The widespread outrage across the nation over the brutal Delhi gangrape has ensured that it will remain a cause célèbre for a long time. So terrible was the crime that the public clamour for swift and almost “instant” justice for its perpetrators was no surprise. Justice Altamas Kabir, Chief Justice of India, showed some sensitivity in this regard, and also a word of necessary caution, when he pointed out that while there was need for swift justice, it must also be rendered in a fair manner and ensure citizens’ basic rights were protected, while inaugurating a fast-track court to try sexual offences in New Delhi this week.
One of the cardinal principles of the rule of law is that justice must not only be done, but also be seen to be done. While there is an absolute need for the wheels of justice to move much faster in this country, which has a huge backlog of cases in all kinds of courts and tribunals, what cannot be forgotten is the vital need to ensure that every person has the absolute right to be presumed innocent until proven guilty through due process.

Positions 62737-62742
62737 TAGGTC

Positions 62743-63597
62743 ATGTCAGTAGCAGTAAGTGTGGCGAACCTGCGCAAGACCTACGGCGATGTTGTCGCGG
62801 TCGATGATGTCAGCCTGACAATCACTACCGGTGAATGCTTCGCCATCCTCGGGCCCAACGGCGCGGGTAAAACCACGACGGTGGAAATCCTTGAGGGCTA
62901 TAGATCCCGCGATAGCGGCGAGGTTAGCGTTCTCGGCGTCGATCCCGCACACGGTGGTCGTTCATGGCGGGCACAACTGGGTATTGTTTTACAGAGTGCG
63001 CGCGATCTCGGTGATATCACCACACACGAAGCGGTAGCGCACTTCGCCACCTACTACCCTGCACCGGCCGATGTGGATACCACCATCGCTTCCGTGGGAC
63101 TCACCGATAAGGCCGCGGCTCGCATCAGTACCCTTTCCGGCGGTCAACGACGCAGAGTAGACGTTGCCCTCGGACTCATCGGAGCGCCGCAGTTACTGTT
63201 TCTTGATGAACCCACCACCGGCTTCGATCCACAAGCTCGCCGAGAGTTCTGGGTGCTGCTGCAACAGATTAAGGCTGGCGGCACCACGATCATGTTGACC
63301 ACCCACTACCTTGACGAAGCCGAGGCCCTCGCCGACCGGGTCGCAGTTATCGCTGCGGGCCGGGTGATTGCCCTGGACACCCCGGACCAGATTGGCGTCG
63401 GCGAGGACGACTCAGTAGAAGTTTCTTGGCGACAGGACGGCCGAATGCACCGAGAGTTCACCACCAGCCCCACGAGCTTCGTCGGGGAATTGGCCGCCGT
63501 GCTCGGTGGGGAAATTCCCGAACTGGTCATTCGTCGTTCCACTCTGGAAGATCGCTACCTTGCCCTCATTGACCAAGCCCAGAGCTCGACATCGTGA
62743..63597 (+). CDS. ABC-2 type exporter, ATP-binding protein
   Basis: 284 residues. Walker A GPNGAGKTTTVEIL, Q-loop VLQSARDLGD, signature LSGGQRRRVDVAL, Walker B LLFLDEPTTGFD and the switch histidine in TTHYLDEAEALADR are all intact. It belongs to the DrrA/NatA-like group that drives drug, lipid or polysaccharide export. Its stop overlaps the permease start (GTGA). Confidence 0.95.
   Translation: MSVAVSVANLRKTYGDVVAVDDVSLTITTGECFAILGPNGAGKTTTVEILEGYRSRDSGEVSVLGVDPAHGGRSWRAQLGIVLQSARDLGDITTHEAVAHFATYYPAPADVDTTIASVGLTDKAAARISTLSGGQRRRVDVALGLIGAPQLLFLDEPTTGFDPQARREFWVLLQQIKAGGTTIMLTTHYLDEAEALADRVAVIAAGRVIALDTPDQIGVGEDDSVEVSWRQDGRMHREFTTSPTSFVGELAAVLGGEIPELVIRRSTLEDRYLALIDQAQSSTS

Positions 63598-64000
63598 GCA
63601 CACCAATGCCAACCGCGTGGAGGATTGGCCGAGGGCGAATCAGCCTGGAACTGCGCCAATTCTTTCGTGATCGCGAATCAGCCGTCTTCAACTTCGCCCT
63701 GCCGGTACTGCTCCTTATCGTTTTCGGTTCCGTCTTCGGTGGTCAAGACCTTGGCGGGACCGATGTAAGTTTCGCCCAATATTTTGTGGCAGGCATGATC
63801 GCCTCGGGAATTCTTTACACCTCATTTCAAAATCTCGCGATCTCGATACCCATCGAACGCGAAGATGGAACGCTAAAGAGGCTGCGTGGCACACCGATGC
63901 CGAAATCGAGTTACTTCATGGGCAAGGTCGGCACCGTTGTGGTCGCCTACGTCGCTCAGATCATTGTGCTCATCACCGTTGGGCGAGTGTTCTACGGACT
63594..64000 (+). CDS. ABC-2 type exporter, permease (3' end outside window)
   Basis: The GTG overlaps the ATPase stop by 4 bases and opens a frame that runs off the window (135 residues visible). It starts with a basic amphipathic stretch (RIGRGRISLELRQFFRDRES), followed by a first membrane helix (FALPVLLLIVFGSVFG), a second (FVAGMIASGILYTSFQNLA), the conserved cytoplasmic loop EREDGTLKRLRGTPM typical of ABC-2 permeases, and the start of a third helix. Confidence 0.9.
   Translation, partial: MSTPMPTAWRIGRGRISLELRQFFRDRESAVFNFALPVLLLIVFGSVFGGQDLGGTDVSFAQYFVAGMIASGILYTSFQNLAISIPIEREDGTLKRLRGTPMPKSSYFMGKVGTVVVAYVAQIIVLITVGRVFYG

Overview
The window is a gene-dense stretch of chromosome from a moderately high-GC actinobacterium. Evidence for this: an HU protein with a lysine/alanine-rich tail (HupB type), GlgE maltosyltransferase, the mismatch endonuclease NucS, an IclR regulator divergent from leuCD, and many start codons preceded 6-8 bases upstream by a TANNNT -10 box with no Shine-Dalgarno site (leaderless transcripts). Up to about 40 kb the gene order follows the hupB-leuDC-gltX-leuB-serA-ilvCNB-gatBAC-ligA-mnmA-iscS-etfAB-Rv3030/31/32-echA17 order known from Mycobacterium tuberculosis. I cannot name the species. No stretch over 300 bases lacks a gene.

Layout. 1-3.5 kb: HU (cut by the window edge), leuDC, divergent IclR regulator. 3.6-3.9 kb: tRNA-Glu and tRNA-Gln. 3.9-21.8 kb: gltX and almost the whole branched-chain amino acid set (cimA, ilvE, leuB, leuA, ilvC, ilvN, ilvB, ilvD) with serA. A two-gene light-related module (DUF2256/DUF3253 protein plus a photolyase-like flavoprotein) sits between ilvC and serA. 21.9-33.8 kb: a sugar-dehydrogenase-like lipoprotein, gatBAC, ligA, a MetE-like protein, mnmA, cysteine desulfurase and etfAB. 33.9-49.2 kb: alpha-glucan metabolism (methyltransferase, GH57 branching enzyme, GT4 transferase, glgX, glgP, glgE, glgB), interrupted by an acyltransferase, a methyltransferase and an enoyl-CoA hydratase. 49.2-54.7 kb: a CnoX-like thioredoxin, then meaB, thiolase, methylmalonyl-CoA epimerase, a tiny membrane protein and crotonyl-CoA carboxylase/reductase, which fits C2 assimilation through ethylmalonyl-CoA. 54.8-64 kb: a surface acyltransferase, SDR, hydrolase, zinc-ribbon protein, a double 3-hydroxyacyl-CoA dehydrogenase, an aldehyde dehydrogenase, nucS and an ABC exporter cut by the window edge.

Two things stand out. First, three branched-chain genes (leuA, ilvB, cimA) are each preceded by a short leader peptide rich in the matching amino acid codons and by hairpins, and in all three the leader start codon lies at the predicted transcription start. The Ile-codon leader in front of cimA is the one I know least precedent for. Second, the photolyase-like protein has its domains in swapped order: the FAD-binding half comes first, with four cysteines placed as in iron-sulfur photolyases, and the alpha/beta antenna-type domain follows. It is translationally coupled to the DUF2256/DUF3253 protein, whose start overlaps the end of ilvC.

While in the case of the December 16 Delhi gangrape there may be very little doubt about the evidence, which appears rock solid, it would ill behove our justice system if the accused aren’t afforded every opportunity to make their case in court, as would happen if they are denied proper legal representation. And remember, not all evidence in all cases is always open and shut; the police has been known in the past to arrest the wrong people, which is why they are required to prove their charges before an independent judge. Therefore, the reluctance of lawyers to represent the gangrape accused, while understandable (as seen earlier in the Ajmal Kasab case), does nothing to further the cause of justice, as it might be held that the accused did not get a fair trial if they couldn’t make their case in court. The state, therefore, needs to ensure that the accused are not denied a fair hearing.
The establishment of fast-track courts is a welcome signal that the government is waking up to the urgent need for firm action in crimes against women. Since the December 16 Delhi incident, many more such crimes have been reported from across the country. National Crime Records Bureau data shows 24,206 rape cases were registered in India in 2011. If the numbers for 2012 are around the same or more, there would still be a lot of work for the fast-track courts. What we are dealing with is a huge national problem; and getting to the root of it is the real challenge.